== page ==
An estimated 137.3 million working days were lost due to sickness or injury in the UK in 2016, which is equivalent to 4.3 days per worker (ONS, 2016). On the whole, sickness absence levels are experiencing a downward trend, which is a positive sign, but more still needs to be done to reduce sickness absence. The ONS data (see our blog) shows that short-term, one-off, often unavoidable illnesses such as colds and flu cause the greatest proportion of sick days. However, these short-term absences can actually have a less significant impact on organisations and individuals than long-term conditions such as mental ill health or musculoskeletal disorders (two of the main causes of long-term absence - four weeks or more).
The impact of long-term absence cannot be underestimated and it brings with it a unique set of challenges:
-It can be a real struggle for organisations to cover the workloads of absent employees for extended periods.
-In general, the longer a person is off work on sickness absence, the harder it is for them to return.
-It is difficult for GPs to make decisions about their patients' return to work without a full understanding of their jobs and working conditions.
-The management of long-term sickness absence presents problems for employers in terms of implementing adjustments tied in with a person's rehabilitation, and dealing with the uncertainty caused by the lack of defined recovery period.
-That's why Fit for Work focuses specifically on supporting those who have been, or are likely to be, off work for four weeks or more. For more information on Fit for Work, see the Fit for Work website.
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CAMHS are specialist NHS children and young people's mental health services.
If you think your child might need more help than friends, family, school and GPs can give, you can read more about CAMHS here. Or perhaps you and your child are on the CAMHS waiting list, or have an appointment soon. So you know what to expect, we have put together information about CAMHS especially for parents and carers.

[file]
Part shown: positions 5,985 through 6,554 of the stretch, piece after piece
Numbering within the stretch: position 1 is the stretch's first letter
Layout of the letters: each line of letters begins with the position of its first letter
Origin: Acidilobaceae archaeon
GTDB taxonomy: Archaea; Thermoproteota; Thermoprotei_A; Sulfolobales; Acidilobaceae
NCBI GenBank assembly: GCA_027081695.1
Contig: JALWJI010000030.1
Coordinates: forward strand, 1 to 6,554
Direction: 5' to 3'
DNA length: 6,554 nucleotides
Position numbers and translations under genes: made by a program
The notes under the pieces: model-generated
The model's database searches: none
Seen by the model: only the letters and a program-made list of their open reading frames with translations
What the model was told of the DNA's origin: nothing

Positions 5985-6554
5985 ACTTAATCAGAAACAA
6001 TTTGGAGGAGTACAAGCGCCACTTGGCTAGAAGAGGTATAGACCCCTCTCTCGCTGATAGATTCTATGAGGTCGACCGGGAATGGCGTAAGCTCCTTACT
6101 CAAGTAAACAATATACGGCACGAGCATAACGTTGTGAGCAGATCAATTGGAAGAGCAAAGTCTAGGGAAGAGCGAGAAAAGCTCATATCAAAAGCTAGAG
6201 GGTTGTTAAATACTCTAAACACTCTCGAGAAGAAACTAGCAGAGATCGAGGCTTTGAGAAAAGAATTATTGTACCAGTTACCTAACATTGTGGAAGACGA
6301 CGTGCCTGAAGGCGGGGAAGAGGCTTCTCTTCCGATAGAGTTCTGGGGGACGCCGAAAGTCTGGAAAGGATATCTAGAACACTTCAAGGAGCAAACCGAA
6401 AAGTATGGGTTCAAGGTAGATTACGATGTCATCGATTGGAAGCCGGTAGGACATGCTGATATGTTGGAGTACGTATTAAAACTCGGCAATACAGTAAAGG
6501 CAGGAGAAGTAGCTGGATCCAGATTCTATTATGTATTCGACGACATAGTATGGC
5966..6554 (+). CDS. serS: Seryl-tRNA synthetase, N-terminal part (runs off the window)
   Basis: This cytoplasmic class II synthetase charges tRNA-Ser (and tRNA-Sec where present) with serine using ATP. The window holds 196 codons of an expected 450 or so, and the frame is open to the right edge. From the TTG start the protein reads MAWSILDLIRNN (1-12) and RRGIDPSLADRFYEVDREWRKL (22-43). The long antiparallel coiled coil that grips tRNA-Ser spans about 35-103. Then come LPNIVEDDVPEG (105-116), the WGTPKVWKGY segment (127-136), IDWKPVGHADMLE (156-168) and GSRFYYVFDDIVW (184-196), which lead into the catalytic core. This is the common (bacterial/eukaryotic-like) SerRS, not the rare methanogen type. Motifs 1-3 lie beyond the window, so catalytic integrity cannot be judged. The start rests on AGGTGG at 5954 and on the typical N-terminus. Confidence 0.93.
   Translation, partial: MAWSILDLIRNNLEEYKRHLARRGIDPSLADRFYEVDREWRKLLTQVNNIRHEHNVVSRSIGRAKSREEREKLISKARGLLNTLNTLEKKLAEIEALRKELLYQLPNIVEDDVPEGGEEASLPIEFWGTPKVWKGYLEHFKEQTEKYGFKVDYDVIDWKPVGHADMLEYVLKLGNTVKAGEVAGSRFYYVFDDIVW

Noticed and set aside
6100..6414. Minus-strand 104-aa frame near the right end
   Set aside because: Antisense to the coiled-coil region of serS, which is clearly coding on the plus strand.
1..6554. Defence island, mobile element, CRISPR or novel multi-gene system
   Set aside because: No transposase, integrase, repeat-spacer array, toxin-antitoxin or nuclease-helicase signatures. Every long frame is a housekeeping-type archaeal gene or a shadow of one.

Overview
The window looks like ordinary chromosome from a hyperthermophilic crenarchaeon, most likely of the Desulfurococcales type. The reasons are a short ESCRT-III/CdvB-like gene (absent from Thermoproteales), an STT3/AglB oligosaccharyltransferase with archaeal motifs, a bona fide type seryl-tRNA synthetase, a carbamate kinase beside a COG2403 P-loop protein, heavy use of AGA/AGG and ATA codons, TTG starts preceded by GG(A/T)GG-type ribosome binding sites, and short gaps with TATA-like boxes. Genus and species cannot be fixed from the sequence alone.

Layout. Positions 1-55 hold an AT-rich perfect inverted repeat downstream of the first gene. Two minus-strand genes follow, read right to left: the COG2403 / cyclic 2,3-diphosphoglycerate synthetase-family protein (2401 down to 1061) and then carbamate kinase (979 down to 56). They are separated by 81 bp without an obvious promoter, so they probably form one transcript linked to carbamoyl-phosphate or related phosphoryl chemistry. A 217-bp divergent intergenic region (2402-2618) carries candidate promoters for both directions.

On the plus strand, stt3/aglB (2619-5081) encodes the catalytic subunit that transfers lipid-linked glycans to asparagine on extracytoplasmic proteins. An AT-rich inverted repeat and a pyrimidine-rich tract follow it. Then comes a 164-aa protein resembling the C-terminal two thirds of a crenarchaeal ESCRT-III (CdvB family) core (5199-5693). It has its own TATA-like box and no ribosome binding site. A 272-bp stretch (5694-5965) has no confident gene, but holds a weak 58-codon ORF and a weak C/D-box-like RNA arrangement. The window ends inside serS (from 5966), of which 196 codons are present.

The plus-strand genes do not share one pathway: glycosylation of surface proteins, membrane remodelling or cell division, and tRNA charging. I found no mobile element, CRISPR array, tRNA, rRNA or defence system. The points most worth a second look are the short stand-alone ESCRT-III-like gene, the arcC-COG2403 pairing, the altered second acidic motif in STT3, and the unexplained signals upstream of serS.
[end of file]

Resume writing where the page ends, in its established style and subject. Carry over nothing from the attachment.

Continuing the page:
Making every contact count (MECC) is an approach to behaviour change that utilises the millions of day to day interactions that organisations and people have with other people to encourage changes in behaviour that have a positive effect on the health and wellbeing of individuals, communities and populations.
Thinkuknow is an education programme from the National Crime Agency’s CEOP Command. Since 2006, Thinkuknow has been keeping children and young people safe by providing education about sexual abuse and sexual exploitation.
eWIN is the NHS workforce information network designed to enable improvements in workforce development, efficiency and productivity. eWIN provides a central place to share and access valuable workforce information, best practice, case studies and resources.
Our London Workforce Strategic Framework establishes a coherent voice around the most pressing workforce challenges in London now and as a consequence of planned changes to services. It provides a qualitative evaluation of a number of key national reviews, London-wide and local transformation programmes and international models' workforce implications.